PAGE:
8 Marvel Movie Fights That Kicked All the Ass
Comic Books, Film
Because Moonstone Books publishes a lot of Pulp adventure comics (and prose anthologies), I originally wanted to try to fold this recap of their C2E2 panel into last week’s article on the Pulp Fiction one. That article ran long though, so it works best to just give Moonstone their own week. And they need it too because they’ve got a lot going on.
Their panel was moderated by Ed Catto from Captain Action Enterprises and consisted of Co-Publisher/Editor-in-Chief Joe Gentile, writers Aaron Shaps, Mike Bullock, Len Kody, and Jeff Lemke, Co-Publisher/Art Director Dave Ulanski, artist J Anthony Kosar, and Co-Editor Lori Gentile.
The company made lots of announcements for new books and series. Buckaroo Bonzai will become an ongoing series by Tom DeFalco in the Fall. Steven Grant will be writing a new Captain Action series. There’s also going to be a new Kolchak ongoing called Night Stalker Files.
One of the most intriguing announcements though was for a mini-series illustrated by Kosar called The Spider: The Iron Man War. It sounds almost illegal until you realize that it’s an adaptation of one of Norvell W Page’s original Spider stories called “Satan’s Murder Machines” that appears to have been a direct inspiration for the creation of Iron Man (and was also apparently used by Siegel and Shuster for a Superman newspaper strip).
Other superhero inspirations, classic characters, female heroes, and clunky robots after the break.
In a similar situation, DC’s Batman seems to have been at least partially inspired by an old Pulp character called the Black Bat whose further adventures Mike Bullock will be chronicling for Moonstone. Comics Should Be Good did a nice analysis of the similarities between the two characters a couple of years ago and while Batman and the Black Bat arrived on the scene almost simultaneously, the Black Bat is almost certainly the inspiration for Batman’s gloves and Two-Face’s origin. And he bears striking similarities to Marvel’s Daredevil as well.
The Black Bat also features in a Moonstone event called Return of the Originals: Battle for Los Angeles, a mash-up of classic Pulp heroes like Phantom Detective and Secret Agent X. The Phantom Detective was the second Pulp hero ever created (after The Shadow), the third longest-running (after The Shadow and Doc Savage), and had a signal beacon mounted on top of a skyscraper to call him in times of need long before Batman ever did. Secret Agent X is a government agent who’s also a master of disguise.
Moonstone has a couple of other projects coming that are similar in scope to Return of the Originals. Early Canadian Pulp heroes will unite in Johnny Canuck and the Guardians of the Northern Light, created entirely by Canadians. And Air Fighters with Airboy puts all of the WWII air-heroes into one comic. I’ve read some of those original stories from the ’40s and they’re completely zany and hugely entertaining, except – as Len Kody pointed out in the panel – for all the racism.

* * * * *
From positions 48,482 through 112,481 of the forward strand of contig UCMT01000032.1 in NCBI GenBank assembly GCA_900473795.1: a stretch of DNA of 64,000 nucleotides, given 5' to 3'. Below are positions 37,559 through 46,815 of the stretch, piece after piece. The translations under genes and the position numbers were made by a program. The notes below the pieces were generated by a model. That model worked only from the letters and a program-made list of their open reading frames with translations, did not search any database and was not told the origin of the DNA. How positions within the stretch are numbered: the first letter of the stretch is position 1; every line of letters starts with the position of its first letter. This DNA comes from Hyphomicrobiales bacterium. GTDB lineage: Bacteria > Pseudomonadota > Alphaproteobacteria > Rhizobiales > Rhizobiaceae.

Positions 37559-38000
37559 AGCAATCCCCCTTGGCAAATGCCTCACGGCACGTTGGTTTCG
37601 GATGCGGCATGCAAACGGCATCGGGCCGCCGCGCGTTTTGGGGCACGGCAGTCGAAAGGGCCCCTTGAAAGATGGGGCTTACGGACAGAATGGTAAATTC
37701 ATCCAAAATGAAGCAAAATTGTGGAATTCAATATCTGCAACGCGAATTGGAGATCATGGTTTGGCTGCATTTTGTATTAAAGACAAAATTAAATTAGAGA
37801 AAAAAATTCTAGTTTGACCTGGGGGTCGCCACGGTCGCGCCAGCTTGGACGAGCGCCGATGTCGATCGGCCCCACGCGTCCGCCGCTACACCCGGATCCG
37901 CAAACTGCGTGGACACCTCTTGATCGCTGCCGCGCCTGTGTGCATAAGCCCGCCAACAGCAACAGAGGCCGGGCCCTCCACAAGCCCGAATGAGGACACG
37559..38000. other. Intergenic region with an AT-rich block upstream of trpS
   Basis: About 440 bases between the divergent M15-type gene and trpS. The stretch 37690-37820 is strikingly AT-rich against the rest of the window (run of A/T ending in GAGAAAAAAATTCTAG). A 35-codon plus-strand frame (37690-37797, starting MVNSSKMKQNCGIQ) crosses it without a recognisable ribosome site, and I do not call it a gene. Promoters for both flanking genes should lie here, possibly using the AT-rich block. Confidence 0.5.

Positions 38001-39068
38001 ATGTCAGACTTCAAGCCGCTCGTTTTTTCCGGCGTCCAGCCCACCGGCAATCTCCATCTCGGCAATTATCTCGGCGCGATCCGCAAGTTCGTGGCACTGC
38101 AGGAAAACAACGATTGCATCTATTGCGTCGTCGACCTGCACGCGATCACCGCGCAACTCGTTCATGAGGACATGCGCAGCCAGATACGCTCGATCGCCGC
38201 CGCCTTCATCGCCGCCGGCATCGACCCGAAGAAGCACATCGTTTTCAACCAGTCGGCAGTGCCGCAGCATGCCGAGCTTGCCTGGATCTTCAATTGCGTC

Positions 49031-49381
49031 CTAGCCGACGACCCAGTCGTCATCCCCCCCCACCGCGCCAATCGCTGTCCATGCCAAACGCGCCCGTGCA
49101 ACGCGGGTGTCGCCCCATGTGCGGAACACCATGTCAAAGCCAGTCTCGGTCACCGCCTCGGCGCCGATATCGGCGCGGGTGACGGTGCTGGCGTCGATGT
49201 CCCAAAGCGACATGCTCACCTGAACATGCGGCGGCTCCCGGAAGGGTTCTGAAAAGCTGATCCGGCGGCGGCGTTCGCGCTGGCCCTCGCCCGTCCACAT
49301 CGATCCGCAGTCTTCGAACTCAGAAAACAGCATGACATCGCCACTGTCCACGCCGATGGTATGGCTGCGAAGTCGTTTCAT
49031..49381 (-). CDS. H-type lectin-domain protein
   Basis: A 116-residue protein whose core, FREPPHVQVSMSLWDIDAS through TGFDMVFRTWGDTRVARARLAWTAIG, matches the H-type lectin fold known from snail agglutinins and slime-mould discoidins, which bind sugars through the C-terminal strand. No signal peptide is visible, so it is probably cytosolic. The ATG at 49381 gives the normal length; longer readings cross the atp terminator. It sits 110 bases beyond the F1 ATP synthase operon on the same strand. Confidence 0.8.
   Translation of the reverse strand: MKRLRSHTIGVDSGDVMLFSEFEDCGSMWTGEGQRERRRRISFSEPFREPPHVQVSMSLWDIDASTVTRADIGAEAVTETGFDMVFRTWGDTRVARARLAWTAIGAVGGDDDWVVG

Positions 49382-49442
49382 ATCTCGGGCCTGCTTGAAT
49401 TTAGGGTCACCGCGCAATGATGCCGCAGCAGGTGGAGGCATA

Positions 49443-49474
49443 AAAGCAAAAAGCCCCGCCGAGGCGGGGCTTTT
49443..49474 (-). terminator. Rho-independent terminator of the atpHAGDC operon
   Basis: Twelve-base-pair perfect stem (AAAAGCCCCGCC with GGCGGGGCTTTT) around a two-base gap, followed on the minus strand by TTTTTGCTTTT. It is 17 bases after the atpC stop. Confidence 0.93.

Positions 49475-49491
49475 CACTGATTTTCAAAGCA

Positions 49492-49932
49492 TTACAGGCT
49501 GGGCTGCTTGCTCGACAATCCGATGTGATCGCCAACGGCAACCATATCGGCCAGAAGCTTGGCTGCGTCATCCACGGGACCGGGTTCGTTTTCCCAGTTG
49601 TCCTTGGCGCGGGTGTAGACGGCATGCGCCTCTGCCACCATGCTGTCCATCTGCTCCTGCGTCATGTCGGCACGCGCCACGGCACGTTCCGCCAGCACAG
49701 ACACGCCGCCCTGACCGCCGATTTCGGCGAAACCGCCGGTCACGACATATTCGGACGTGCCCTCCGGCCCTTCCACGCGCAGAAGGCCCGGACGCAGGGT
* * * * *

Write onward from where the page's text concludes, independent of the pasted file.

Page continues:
As I said when I reviewed them, I’ve been looking forward for a long time to Moonstone’s making less offensive versions of these characters’ adventures. I’ve now read the first issue of the new series and I’m happy with what they’ve done. I’ll review it and some other Moonstone books another time, but if anything, they’ve made concepts like medieval-armor-wearing pilots even more crazy and awesome. Jeff Limke, for example, has vastly improved on the original Bald Eagle whose claim to fame was – drum roll please – that he was bald.
Another veteran of Golden Age Air Fighters and Airboy comics getting new life soon at Moonstone is The Heap, who – in the original stories – was a WWI German ace who was shot down over a Polish swamp and emerged later as a muck-monster.
Moonstone’s continuing their series of Pulp prose anthologies with volumes on the Green Hornet and the Avenger. They also talked about their comics version of the Zombies vs Cheerleaders sketch card series and a Sherlock Holmes – or make that: Moriarty – epic called Dust and Shadow.
Female heroes are also getting the spotlight under Lori Gentile’s editorship. In addition to their current Domino Lady series, Moonstone will soon be publishing comics based on the classic detective Honey West and written by none other than Trina Robbins. Robbins is also contributing to the Chicks and Capes prose anthology about women superheroes; written entirely by women. Other contributors include Barbara Kesel, Valerie D’Orazio, Maggie Thompson, and Jen Contino. Nicola Scott is providing the cover and Emily Stone has black-and-white illustrations throughout.
One of my favorite announcements though was of Aaron Shaps’ Zeroids mini-series in August. Based on a line of clunky robot toys from the ’60s, the concept is that a bunch of ’50s-style robots were shot into space and have now returned to Earth to help sorority girls fight alien invaders. Shaps promises to throw in every ’50s scifi concept he can come up with. I am so all over that.